The Prisons and Courts Bill, introduced to Parliament last week, will let mobile networks to deploy IMSI catchers outside of prisons to snoop on mobile phone users.
The IMSI catchers are surveillance equipment used for intercepting mobile phone traffic, calls, tracking movements of mobile phone users block phones from operating.
An IMSI catcher runs a Man in the Middle (MITM) attack acting as a bogus mobile cell tower that sits between the target mobile phone and the service provider’s real towers.
The deployment of IMSI catchers aims to prevent, detect or investigate the use of mobile phones in prisons.
The measure is a novelty because in the past the use of IMSI catchers under the legal provisions in the Prisons (Interference with Wireless Telegraphy) Act 2012 was restricted within prison walls.
The decision represents a threat to the privacy of citizens, privacy advocates pointed out the IMSI catchers allow a dragnet surveillance.
The Clause 21 of the bill, along with its schedule 2, will amend the Prisons (Interference with Wireless Telegraphy) Act 2012 to allow the Justice Secretary to authorize “interference with wireless telegraphy”.
“The Secretary of State may authorise a public communications provider to
interfere with wireless telegraphy.
An interference with wireless telegraphy authorised under subsection may be carried out only for the purpose
The measure will allow detecting illegal use of mobile devices by prisoners illicitly communicating with people outside.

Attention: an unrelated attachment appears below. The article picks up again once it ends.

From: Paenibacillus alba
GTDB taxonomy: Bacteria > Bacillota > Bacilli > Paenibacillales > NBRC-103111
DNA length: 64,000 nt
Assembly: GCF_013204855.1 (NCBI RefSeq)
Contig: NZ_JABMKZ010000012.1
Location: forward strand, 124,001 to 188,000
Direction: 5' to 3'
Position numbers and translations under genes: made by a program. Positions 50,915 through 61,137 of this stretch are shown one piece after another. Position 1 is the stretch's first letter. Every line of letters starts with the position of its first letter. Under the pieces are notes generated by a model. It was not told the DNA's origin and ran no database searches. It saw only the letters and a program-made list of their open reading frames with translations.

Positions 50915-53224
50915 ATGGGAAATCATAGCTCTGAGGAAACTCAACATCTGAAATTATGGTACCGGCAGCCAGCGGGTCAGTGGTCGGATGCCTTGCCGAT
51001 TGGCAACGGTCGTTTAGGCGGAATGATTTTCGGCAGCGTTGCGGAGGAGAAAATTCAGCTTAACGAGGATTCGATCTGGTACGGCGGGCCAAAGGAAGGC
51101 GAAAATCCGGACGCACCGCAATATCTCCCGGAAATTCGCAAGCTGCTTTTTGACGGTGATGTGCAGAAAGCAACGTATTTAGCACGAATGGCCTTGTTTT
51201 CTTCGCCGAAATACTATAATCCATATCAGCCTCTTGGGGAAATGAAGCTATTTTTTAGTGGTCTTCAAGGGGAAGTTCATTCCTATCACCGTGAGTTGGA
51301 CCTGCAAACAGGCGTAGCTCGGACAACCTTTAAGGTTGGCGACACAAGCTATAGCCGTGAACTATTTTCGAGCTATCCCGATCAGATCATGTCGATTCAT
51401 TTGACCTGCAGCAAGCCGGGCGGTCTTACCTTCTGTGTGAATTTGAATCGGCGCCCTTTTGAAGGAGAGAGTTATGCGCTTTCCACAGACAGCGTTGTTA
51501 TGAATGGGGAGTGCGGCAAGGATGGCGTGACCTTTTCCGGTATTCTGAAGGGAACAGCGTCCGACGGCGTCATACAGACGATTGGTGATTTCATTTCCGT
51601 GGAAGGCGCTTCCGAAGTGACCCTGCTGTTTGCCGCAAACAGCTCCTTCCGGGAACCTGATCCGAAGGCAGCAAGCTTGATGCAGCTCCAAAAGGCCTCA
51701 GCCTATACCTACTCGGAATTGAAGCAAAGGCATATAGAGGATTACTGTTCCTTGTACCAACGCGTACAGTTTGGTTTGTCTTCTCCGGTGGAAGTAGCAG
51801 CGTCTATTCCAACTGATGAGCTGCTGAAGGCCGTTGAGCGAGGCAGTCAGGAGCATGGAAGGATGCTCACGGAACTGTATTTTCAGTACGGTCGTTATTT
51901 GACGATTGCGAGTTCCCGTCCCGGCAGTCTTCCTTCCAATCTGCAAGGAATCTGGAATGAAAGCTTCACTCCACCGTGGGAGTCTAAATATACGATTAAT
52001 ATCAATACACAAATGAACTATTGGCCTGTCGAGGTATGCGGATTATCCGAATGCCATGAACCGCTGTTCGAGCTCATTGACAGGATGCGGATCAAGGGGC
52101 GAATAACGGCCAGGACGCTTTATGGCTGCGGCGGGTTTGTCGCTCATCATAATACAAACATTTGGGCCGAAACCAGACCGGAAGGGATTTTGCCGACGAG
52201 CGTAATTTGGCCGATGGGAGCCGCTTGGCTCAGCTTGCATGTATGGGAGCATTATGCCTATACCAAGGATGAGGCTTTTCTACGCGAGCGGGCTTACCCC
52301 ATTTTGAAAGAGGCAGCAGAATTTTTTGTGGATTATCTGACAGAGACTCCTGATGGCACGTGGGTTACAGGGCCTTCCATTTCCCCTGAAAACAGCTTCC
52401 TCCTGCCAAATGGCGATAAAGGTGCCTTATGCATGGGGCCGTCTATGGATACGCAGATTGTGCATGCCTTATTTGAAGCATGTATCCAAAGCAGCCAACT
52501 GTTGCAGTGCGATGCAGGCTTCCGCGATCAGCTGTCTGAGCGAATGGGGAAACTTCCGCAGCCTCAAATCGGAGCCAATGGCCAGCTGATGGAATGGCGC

In October 2016, it was publicly disclosed the news that UK police has purchased police this mobile phone snooping technology to track suspects’ devices and intercept their communications as part of their investigations.
According to the Bristol Cable the UK police is using the Stingray equipment for its operations. The law enforcement has reportedly purchased “covert communications data capture” equipment (CCDC) from a UK firm, the Cellxion.
The Metropolitan Police has been operating IMSI catchers since a long time, it also used a surveillance aircraft equipped with the surveillance equipment.
“The Metropolitan Police in particular has been operating IMSI catchers, along with a covert air wing run through a front company registered to an anonymous mailbox in South London, since at least 2011.” states the ElReg. “The Met’s surveillance aircraft, a twin-engined Cessna Caravan F406 with the registration G-BVJT, is a familiar sight to Londoners. It is thought the aircraft’s surveillance fit includes IMSI catchers and live mobile phone tracking and eavesdropping capability.”
(Security Affairs – surveillance, IMSI catchers)